One iconic phrase has long been associated with the precision-style marching that can only be found in Aggieland: “Ladies and gentlemen, now forming at the north end of Kyle Field, the nationally famous Fightin’ Texas Aggie Band.”

With around 400 band members, the Aggie Band is the largest military band in the nation. As a distinct part of the Corps of Cadets, the band members live in close community with one another, making it a marching band unlike any other.

Around 1894, Joseph Holick travelled by train to College Station looking for work. A skilled leatherworker, Holick wound up repairing and making boots for cadets, eventually creating Holick Manufacturing Company, which makes boots for senior members of the Corps.

As the story goes, Holick also shared his musical talents with the Cadets. Word of this eventually got to then-A&M president Lawrence Sullivan Ross, who asked Holick if he would be interested in forming a band. Holick found 13 volunteers, borrowed militia uniforms and spent $100 on instruments, thus creating the Aggie Band.

The other collegiate marching bands went away from military marching style which ultimately made the Aggie Band unique. Col. Jay Brewer, senior associate director of the Aggie Band, said this style and the fact that the band lives together as a unit, is what makes the Aggie Band exceptional. Brewer serves as the familiar voice of the band during its performances.

“I think it’s popularity is pretty evident if you’ve ever been to Kyle Field and you hear the student crowd and others echo my introduction to the band,” Brewer said. “They stand the whole time these young people are on the field. It’s a testament that this is something special; this is something unique. And wherever we go, we get that and then some.”

Within the Corps, there are six band-specific units to which members can be assigned. These cadets have similar schedules to non-band Corps members but with the added obligation of band practice five days a week, Aggie Band members have a different level of responsibility.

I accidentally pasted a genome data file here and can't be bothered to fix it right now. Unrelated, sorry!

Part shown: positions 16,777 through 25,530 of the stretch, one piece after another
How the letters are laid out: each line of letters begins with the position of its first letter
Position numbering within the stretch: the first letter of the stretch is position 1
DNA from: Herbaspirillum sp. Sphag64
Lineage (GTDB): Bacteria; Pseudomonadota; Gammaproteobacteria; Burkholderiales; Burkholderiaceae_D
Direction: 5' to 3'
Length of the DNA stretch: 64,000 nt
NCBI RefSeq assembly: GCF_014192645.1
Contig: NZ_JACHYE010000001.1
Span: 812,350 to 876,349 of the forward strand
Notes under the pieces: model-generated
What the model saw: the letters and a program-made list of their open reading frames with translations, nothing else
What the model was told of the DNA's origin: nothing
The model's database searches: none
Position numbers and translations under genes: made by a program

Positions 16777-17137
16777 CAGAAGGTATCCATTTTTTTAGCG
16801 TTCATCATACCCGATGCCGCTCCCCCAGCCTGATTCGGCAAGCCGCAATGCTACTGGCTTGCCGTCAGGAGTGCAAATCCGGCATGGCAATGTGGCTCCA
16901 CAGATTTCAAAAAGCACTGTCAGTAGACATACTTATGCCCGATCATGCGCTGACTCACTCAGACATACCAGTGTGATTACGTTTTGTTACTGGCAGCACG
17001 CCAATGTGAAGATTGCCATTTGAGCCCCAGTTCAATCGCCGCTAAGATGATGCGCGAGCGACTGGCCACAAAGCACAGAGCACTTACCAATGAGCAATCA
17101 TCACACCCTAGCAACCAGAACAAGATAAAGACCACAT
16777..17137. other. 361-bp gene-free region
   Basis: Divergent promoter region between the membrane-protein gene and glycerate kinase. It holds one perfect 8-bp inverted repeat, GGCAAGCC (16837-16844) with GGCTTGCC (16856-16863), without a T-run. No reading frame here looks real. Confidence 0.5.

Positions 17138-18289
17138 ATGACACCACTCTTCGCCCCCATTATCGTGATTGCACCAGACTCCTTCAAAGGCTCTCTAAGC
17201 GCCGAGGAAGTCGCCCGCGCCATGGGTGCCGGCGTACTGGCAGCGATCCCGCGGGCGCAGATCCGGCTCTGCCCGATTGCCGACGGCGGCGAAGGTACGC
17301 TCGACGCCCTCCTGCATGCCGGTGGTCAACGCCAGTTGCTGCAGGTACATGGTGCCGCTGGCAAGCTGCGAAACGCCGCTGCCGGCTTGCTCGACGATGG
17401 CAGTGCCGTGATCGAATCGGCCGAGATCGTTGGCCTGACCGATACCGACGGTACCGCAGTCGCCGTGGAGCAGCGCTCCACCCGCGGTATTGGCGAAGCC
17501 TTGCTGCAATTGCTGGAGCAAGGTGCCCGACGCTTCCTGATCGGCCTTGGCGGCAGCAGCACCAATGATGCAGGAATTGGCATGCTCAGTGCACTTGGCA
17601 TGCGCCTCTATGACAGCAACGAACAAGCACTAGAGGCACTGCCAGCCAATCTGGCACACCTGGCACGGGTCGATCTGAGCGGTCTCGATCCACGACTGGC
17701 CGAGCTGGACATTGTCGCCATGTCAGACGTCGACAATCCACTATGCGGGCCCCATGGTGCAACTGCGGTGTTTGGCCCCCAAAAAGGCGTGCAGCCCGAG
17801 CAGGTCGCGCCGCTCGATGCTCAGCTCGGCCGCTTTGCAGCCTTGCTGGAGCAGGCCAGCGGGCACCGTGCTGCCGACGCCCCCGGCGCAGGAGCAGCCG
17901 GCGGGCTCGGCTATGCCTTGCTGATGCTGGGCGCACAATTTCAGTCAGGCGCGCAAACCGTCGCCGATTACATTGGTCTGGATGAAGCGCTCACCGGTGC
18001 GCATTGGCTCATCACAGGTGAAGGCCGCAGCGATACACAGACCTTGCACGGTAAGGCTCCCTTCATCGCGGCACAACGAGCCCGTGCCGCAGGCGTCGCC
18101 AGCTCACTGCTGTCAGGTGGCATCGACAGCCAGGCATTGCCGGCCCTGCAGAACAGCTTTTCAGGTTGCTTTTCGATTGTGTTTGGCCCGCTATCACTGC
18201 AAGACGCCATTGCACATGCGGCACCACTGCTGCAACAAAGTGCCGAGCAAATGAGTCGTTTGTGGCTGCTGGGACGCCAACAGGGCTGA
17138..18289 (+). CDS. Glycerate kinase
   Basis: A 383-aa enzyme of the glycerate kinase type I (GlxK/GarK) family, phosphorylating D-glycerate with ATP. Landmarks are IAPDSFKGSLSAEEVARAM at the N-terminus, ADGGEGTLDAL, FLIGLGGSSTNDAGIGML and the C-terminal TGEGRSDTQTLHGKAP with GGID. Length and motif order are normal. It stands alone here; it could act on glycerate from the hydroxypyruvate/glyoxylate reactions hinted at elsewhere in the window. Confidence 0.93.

“They’re very good and very dedicated at what they do, and it takes a great deal of time and energy and sweat and some tears along the way,” Brewer said. “There’s a lot more to it to be in the Texas Aggie Band than preparing halftime drills and preparing march music.”

The Aggie Band resides in two halls at the Corps Quad. There are three floors to each building, and each of the six units is assigned its own floor.

Civil engineering junior and 2019 Band Commander Nick Rossi said although everyone in the band may look uniform on the field, it really is a melting pot of cadets from a wide variety of backgrounds. Still, one thing is the same for each member: the band spends the majority of its time in close proximity with one another.

“It’s really neat because at the end of the day, we’re all going to come back here to these two dorms, and we’re all going to lay down in the same relative vicinity, and we’re all going to get up and go do the same thing the next morning,” Rossi said. “That’s really special — something bringing us into some kind of common ground to do something that’s not just for us.”

Ross Beazley, industrial distribution sophomore and current alto saxophone, said the relationships within the Corps are unparalleled but a little more so within the Aggie Band.

“Not every major unit outside the band gets the opportunity to intermingle nearly as often as we do,” Beazley said. “I think that’s super, super cool because I get to go see other people from five other outfits that I don’t get to see on a regular basis and make connections and make relationships with them.”

Rossi said he is confident the friendships he’s made within the Aggie Band will be relationships he’ll have for life. He credits these connections to living together and being able to see his buddies at their best and worst.

“We all see each other at the 5 a.m. wakeup call whenever your hair is a mess, all half an inch of it,” Rossi said. “Whenever you’ve got bags under your eyes and whenever you’ve got that exam the next morning.”

In 2001, the Aggie Band received the Sudler Trophy which is awarded to a collegiate-level marching band that demonstrates the highest level of excellence. However, for many members of the band, the honor of playing as George H.W. Bush’s casket was carried off the Union Pacific train before his burial in College Station is the highest award they will ever receive.

“The fact that he wanted specifically us to be there — that I think trumps any award that we could possibly be a part of,” Beazley said. “Just being part of something so special and characteristic and important to our country.”

Cadets in the Aggie Band earn a one-hour kinesiology credit each semester they are active. Brewer, who has been announcing the band at halftime since 1981, said he believes members should earn at least a six-hour credit because of their dedication to both each other and the band itself.

“It’s about who you are and what you’re made of, but more importantly, what you’re passionate about,” Brewer said. “And more importantly than that, this is about not so much what we do, but whom we do it with.”

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